It was usual before World War II for the ordinary working man to come alone into the public bar for half a pint of ale and five ‘Weights’ [cigarettes] (total 4½d). Now he may come into the saloon with his wife or daughter for a lager and lime and a large gin and tonic and twenty ‘Senior Service’ — and good luck to him!
He regarded ‘Pressure Beer in the shape of “Keg” or “Canister” beer’ as a hopeful development ‘which may go a long way towards maintaining and even strengthening the premier position which draught beer has always held’.
There is a long chapter on bottled beer. Pale ale (AKA light ale) and brown ale, says Coombs, made up ‘the bulk of the bottled trade in most London and suburban houses — apart from Guinness.’ There were also ‘Special Beers… heavier alcoholically and well advertised by national brewers’:
They are, of course, dearer than the light beers and are the pride of their respective breweries. They are pale in colour and sparkling. Rarely, if ever, does anything go wrong with any of these beers — it would be an event to find one of them out of condition except through negligence.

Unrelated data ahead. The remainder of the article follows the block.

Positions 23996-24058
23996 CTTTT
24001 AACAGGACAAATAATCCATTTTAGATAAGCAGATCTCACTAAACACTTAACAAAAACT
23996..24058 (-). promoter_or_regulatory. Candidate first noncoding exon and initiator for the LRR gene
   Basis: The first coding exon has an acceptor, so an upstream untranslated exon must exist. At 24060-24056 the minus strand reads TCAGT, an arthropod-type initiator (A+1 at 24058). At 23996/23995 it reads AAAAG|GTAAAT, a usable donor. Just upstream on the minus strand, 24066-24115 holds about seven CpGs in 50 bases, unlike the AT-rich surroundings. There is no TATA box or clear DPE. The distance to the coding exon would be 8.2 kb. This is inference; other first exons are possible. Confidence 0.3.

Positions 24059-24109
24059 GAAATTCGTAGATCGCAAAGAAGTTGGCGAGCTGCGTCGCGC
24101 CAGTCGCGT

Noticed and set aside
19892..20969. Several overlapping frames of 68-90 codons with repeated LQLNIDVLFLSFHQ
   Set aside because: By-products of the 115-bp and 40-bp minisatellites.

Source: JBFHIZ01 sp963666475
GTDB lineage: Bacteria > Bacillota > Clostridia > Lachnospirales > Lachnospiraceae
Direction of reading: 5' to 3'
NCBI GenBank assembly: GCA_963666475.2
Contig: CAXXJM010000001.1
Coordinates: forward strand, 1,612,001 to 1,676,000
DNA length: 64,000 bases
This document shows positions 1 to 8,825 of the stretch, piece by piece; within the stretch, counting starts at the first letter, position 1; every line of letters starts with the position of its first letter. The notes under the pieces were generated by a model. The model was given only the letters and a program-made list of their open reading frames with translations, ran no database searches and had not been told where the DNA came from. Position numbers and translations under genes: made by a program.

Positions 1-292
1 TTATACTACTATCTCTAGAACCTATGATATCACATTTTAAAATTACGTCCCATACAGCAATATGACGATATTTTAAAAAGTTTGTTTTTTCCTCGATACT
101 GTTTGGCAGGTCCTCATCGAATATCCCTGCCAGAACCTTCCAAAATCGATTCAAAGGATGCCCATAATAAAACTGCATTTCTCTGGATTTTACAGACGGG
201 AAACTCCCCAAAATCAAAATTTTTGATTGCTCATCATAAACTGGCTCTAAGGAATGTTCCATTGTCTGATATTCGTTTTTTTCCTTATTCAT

Heavy beers (barley wines) are listed next, then India Pale Ales (‘a pale bitter beer’), and Colne Spring Ale which gets its own section:
This is a strong and potent ale, and if you hear any man boast that he drank ten pints one evening and then walked home you can safely say he is not telling the whole truth — he probably walked home two days later! … Produced by Benskins of Watford (Ind Coope)… [it is] carefully brewed to the most exacting limits, is is afterwards stored in casks for twelve months, during which time these hogsheads are regularly rolled and topped up. During this time a fermentation takes place which gives the beer a high alcoholic content and its characteristic flavour.